Geisinger Doctor Discusses Headache Pain

By Geisinger neurologist Abigail Chua, DO

How to stop waking up with a headache:

Ever realized your head is pounding before you even get out of bed in the morning? Waking up with a headache is — well, a pain. Here’s why they happen and how you can find relief.

Like other common symptoms, headaches vary in cause and strength. Some intense headaches can last for hours. Others might be a minute or two of dull but manageable discomfort. Most headaches are grouped into primary and secondary categories.

Primary headaches are usually caused by pain sensors in your head that aren’t working right. These headaches may run in your family. Or you might get them from foods you eat (or don’t eat enough of), alcoholic drinks or changes in sleep patterns.

Primary headaches are what most people have. The good news is, these types of headaches are preventable and treatable.

The two most common kinds:

  • Tension headaches – This type causes mild pain around the head, face or neck.
  • Migraine headaches – This neurological disease can cause sharp pain on one side of the head and may last for hours or even days. 

Secondary headaches are typically caused by underlying medical conditions, including:

  • Dehydration – Not drinking enough fluids on a regular basis contributes to headaches.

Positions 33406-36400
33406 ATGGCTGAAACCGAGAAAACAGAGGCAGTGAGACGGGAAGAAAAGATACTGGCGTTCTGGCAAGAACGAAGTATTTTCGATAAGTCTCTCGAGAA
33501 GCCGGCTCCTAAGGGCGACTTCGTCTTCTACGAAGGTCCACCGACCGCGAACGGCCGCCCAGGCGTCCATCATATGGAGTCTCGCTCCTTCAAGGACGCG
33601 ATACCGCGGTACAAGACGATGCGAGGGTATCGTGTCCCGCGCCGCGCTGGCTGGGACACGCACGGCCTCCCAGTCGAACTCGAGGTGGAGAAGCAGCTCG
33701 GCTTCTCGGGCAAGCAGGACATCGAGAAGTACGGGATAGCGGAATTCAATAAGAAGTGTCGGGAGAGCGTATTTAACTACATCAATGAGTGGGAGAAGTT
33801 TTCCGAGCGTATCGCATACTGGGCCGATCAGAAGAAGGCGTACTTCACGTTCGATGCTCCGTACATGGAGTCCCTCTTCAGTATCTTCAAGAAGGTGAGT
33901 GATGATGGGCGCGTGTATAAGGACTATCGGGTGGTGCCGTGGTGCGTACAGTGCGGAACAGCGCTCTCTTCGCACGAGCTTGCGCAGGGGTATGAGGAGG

• Medication overuse – Taking too much of a variety of medications — like Tylenol or forms of ibuprofen, ironically — can make your head hurt. 

For most people, morning headaches result from lifestyle factors. The good news: You can adjust those to ease your pain. Lack of sleep, whether due to insomnia or just an occasional restless night, often leads to waking with an aching head. Others include:

  • Dehydration
  • Poor sleep quality
  • Medication side effects
  • Sleep apnea
  • Jaw clenching or teeth grinding

If poor sleep quality is causing your headaches, your doctor may recommend some changes to your sleep routine. 

Besides getting a better night’s sleep, minor adjustments to your daily routine to reduce the frequency of morning headaches. 

Simple changes you can make include everything from skipping that extra glass of red wine after dinner to drinking more water before bed. Luckily, there are a number of things you can do to make your morning headache go away.

  • Hydrate: Drink lots of water to start the day. Dehydration can bring on a headache or make an existing one worse. 
  • Dim the lights: Many people are sensitive to bright light, especially early in the morning. Give your eyes and head time to adjust.
  • Use a cold compress: Grab a bag of frozen veggies or a cold pack and put it on your forehead or the back of your neck. The cold eases pressure and can soothe a morning headache. 
  • Try light massage: It’s simple — but effective. Use your fingers to apply gentle pressure on the part of your head or neck where you’re having pain. This trick can help relieve a tension headache.
  • Get plenty of sleep: Some headaches are related to sleep apnea or other factors causing a lack of quality rest. Try going to bed a little earlier to give your body more time to rest.

Digging out the root cause is the first step in treating your early morning headaches. If you’ve tried to troubleshoot on your own with no success, it’s time to talk to your doctor — especially if you have frequent or daily morning headaches.

Once you and your doctor determine the right treatment plan, you can wake up refreshed, rested and ready to take on your day.

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